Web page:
This tomb, seen along the roadside in Israel, reminds me of another tomb where God testified regarding eternal blessing and renewal.

Tuesday, May 26, 2009

We are tired. Oh wait, we started tired. We are really tired.

Last night I met a smartly attired Asian business man as I was exiting the restroom—the men’s restroom. “Aw,” he said, “I believe you made mistake!” Well, yes! Until I saw him, I didn’t see the urinals. By the way, just as a bit of news, the men’s restroom downstairs is fancier than any I have ever seen, actually—two rooms! (So okay, it wasn’t my first experience with a men’s restroom.) One room contained the “telling” urinals (why couldn’t they have been more obvious?); the other room was lined with stalls opposite lavatories. Do you call that a restroom suite? I would like to report that the women don’t have such a fancy floor plan, though.

The experience seemed more embarrassing than usual, since I had formed the opinion that the Aussies care more about bathroom privacy than the Europeans or even the Americans for that matter. They all have two doors—like a windbreak (okay, well, I won’t go there). But what is most interesting was the size of the windbreak—so small that the large outer door that swings inward almost hits the inner door, which for some reason swings outward. I had been trying to figure out its purpose since it seems that there was hardly room for such a contraption in the hotel’s floor plan and also because I was contemplating what I would do if I keep gaining weight from all this food they are feeding us (does one fit in the windbreak if one continues to grow?). I had guessed the purpose was to ensure that in a busy hotel one could not just “see into” the restroom—thus, for privacy’s sake. Well, forget that! Just walk in and have a look! Now that I have seen, I own a different possibility. Maybe it is so that the women won’t see that the men have a fancier floor plan!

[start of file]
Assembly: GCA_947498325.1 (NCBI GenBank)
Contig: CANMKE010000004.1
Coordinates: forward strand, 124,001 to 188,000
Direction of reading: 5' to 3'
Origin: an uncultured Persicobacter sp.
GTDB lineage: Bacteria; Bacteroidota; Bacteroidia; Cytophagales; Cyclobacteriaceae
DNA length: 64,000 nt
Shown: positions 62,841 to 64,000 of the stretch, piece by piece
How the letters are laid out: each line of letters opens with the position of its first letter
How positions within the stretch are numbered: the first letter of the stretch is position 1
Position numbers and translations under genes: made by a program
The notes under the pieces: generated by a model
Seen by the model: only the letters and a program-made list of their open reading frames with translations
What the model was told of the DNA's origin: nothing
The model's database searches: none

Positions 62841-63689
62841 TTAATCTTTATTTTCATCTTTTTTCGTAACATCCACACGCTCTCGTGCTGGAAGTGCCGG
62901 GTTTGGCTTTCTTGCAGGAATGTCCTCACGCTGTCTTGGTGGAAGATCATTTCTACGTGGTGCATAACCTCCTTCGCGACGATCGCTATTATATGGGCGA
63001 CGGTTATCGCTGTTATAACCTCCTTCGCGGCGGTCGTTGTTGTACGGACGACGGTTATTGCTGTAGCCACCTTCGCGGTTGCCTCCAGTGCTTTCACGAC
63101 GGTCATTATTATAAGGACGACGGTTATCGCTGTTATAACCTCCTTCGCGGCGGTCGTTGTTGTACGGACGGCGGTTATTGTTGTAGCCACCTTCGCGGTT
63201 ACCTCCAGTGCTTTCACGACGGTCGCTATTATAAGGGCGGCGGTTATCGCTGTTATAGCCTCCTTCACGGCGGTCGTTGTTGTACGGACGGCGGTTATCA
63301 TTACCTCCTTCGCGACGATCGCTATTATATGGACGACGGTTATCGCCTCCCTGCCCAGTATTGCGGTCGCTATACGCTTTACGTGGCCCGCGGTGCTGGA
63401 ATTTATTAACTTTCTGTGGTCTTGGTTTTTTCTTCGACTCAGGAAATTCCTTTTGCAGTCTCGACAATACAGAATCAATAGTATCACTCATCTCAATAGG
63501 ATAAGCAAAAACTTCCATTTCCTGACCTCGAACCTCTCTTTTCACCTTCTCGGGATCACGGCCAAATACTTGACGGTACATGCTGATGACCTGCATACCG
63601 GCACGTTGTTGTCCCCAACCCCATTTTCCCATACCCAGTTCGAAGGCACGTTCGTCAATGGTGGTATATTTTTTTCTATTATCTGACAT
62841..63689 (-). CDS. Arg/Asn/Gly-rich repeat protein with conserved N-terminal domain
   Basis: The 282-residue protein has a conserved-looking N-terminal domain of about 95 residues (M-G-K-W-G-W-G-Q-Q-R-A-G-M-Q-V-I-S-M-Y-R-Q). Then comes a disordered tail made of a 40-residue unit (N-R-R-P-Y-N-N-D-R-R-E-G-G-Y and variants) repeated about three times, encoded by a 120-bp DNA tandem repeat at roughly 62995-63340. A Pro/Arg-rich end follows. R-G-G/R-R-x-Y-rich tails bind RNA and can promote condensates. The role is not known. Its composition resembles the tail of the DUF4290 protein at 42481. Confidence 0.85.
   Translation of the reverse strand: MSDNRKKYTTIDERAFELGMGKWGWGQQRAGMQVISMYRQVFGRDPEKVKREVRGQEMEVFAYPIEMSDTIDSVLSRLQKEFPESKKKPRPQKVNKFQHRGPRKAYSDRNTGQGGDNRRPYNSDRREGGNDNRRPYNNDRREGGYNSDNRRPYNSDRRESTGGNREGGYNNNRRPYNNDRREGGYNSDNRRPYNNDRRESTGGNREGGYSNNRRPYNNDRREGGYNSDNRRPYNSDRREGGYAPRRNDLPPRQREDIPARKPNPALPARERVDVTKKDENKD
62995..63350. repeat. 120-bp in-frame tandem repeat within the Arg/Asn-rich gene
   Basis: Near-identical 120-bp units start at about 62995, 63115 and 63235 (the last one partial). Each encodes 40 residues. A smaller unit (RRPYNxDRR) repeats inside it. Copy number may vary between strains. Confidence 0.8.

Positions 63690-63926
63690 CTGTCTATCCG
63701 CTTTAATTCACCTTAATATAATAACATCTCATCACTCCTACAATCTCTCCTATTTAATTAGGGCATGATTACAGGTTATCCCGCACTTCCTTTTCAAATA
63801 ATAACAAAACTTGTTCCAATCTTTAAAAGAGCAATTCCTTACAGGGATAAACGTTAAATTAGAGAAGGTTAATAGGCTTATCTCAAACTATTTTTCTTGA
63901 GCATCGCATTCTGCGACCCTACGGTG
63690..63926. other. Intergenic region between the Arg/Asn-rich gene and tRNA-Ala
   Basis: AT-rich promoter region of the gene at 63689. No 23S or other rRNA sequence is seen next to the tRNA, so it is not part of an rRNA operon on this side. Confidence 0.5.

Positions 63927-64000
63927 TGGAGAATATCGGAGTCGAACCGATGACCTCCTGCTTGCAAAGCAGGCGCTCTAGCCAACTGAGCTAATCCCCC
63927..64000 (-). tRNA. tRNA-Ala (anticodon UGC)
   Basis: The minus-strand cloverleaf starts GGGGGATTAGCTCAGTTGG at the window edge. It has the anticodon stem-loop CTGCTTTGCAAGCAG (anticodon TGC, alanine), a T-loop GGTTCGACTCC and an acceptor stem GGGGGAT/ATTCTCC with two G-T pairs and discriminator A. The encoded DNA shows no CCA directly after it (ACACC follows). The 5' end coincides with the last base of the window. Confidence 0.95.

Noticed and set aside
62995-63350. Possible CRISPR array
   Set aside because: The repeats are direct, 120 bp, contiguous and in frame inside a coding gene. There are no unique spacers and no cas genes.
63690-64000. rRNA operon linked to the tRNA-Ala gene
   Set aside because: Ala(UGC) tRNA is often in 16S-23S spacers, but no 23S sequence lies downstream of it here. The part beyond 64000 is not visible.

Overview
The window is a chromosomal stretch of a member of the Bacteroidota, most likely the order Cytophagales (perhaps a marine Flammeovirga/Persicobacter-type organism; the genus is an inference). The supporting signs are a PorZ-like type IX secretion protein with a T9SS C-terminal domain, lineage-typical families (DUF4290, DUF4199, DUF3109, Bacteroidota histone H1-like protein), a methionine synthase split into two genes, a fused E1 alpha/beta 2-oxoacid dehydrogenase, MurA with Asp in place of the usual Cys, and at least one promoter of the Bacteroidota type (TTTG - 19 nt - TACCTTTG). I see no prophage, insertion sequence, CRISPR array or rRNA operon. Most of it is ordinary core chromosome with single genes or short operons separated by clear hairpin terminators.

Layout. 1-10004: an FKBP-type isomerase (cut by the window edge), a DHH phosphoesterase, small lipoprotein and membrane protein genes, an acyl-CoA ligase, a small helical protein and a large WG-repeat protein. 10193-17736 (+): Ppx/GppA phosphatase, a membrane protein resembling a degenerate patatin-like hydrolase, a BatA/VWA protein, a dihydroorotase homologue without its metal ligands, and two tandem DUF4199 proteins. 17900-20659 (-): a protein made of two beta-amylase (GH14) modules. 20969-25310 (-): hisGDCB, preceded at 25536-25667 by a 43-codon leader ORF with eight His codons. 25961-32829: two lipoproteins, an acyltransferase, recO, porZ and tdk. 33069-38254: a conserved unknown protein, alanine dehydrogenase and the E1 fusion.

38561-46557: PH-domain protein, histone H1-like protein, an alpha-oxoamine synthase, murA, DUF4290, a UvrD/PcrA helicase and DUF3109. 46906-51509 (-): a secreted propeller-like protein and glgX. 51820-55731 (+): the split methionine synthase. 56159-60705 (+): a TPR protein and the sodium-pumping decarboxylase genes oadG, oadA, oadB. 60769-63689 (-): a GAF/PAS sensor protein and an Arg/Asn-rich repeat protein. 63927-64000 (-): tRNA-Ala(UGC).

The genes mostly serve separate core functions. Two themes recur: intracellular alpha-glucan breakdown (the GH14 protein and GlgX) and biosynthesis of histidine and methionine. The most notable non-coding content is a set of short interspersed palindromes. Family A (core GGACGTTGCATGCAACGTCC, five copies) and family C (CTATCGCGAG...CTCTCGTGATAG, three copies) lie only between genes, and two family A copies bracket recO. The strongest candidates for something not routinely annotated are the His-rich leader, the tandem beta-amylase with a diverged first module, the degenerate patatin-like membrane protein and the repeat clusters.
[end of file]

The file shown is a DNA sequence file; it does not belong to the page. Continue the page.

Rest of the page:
But I digress…again. (Did I mention I am tired?)